REVIEW: THE FAULT IN OUR STARS, BY JOHN GREEN

81iWOE-mTkL._SL1500_

 

 

 

 

 

They met in a cancer support group: Hazel Lancaster, a sixteen-year-old victim of thyroid cancer that has migrated to her lungs; and Augustus Waters, seventeen, in remission after bone cancer cost him one leg.

Their eyes connected across the room, and an instant spark ignites between them.

As love stories go, this one might seem unlikely, and as romantic characters, some might question these two. But from the very first page, it was impossible not to sense something special between them.

Narrated in Hazel’s first-person voice, we are privy to their intelligent and witty dialogue, with its hint of sarcasm. We learn more about them from these moments than any other back story could offer. The story is set in their home town of Indianapolis, Indiana.

Hazel’s favorite novel, which she has reread several times, is called An Imperial Affliction, by Peter Von Houten, and is narrated by a dying woman. Because the story ends mid-sentence, Hazel is obsessed with finding out the ending for the other characters. After Augustus also reads the book, the two of them develop a plan. To visit the author in Amsterdam, compliments of the Wish foundation.

What happens to the two of them in Amsterdam? Are they able to find the answers they seek? What do they do when Van Houten shows them a disappointing flaw in his character? And what unexpected truths does Van Houten later share?

In the final moments of The Fault in Our Stars, we are gripped with the reality of what will surely transpire for these individuals…and for us, since we are now invested in their destiny. From Van Houten’s book, Hazel and Augustus have gleaned this philosophy of sick kids as “side effects,” a way of accepting their situation:

“Cancer kids are essentially side effects of the relentless mutation that made the diversity of life on earth possible.”

 

These characters are like real people, and as such, have their good days and bad days. Sometimes their frustrations come out like an explosion, while at other times, the characters glean the necessary support from their group and their families to live each day to the fullest. I liked the characters because they are not like the superficial teenagers that are often spotlighted in YA books. For this reason, I enjoyed them and wanted to root for them. The fact that they are unusual does not make them less believable, as some have noted, but makes them likeable.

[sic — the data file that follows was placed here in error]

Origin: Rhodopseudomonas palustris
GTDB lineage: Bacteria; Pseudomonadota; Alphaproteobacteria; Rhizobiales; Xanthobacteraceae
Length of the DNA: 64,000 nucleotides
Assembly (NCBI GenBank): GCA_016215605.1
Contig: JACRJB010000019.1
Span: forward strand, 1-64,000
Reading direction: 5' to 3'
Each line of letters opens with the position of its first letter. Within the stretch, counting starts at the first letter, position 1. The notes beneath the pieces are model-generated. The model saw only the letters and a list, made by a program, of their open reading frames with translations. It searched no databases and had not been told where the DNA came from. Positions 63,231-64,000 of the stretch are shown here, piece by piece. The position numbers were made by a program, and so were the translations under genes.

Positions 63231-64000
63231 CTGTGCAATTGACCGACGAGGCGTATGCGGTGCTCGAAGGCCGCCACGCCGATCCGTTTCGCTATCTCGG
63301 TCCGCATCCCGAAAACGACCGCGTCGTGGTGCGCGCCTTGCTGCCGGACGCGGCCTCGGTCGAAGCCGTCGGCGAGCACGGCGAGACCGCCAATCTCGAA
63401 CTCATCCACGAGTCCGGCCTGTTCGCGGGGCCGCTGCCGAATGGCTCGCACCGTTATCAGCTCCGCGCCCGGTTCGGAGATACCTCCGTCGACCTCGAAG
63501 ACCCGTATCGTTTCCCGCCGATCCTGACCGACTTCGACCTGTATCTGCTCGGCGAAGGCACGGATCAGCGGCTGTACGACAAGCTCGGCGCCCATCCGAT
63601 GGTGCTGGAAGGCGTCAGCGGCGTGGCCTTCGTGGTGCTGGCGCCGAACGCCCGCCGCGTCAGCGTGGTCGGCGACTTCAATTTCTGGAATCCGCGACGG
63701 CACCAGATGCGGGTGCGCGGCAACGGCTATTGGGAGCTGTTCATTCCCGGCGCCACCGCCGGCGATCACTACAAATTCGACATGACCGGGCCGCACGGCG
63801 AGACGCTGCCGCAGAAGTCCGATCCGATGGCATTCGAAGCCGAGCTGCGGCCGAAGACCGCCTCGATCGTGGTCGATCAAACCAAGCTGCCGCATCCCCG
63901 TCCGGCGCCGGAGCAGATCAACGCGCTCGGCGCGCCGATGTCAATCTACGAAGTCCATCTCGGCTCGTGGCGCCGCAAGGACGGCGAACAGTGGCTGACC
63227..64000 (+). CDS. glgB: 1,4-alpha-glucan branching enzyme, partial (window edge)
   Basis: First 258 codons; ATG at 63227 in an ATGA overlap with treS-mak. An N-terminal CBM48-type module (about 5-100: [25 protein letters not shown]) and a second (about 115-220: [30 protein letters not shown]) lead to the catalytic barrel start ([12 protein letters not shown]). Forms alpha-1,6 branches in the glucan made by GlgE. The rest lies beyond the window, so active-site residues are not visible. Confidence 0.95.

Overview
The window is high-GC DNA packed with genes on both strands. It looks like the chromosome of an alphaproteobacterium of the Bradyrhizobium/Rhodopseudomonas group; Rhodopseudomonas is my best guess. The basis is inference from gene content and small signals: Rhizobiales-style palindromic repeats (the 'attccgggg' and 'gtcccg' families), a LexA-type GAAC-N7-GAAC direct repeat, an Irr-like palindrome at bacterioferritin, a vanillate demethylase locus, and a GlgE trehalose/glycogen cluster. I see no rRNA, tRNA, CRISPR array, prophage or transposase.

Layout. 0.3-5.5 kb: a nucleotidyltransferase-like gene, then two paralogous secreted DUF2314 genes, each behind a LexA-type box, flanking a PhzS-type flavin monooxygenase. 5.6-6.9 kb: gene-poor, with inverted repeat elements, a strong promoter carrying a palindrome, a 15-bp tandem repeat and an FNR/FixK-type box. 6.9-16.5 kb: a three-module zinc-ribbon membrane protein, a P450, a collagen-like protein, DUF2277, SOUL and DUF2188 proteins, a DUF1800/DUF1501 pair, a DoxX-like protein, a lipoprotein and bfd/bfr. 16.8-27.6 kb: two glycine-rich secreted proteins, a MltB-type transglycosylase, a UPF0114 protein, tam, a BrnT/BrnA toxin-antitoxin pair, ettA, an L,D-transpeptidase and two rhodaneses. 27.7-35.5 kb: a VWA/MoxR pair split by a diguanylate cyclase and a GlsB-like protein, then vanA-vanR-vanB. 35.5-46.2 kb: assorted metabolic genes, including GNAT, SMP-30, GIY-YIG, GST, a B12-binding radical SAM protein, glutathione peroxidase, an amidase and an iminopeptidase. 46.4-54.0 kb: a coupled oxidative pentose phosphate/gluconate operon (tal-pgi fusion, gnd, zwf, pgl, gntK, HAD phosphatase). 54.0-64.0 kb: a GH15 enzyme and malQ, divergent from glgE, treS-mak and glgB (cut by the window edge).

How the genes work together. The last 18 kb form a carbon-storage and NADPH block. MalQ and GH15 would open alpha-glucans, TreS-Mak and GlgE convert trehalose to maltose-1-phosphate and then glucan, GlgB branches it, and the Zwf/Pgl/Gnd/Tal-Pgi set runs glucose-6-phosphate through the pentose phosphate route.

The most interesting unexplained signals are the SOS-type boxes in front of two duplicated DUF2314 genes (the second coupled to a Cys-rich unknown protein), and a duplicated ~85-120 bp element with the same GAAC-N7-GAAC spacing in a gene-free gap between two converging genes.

It is impossible not to feel connected to these two characters and to empathize with how their lives have taken them on a journey they would not have chosen for themselves. But without this journey, they might not have met. Was this destiny the fault of their stars? An unforgettable story that will live on past the final page. 5.0 stars.

REVIEW: THE THEORY OF OPPOSITES, BY ALLISON WINN SCOTCH

18361466
Willa Chandler-Golden grew up in a family headed by Richard Chandler, best-selling author of a book about the inevitabilities in life. How there is no choice, and that destiny rules.So when she finds herself stuck on a path that accepts this premise, she is stunned by two things that shake up her world: she loses her job in advertising over something she really could not change; and her husband Shawn decides to leave New York for the summer for a project in Palo Alto, and he doesn’t want her to go with him. In fact, he sets up a “contract” for their separation, dictating the rules of their lives.

Is she going to accept this? Or will she follow the advice of her best friend Vanessa, who persuades her to go to Seattle to work on a self-help book…and get this! A book about “resisting the inertia” and doing just the opposite of her father’s guide.

But is she really making a choice? Or is she just following someone else’s path? And when she “runs into” her ex-lover Theodore, is this, too, something she has “chosen”? What will happen to alter her view of life and choice?

We follow along with Willa on her journey toward a different kind of life, making choices that seemed impossible before–and just when it seems as though the old path is now available to her when Shawn comes home, she surprises herself by what comes next.

The Theory of Opposites was a quirky story that held my attention, even as the characters were frustrating as they stumbled along, imperfect souls that they were. 4.0 stars.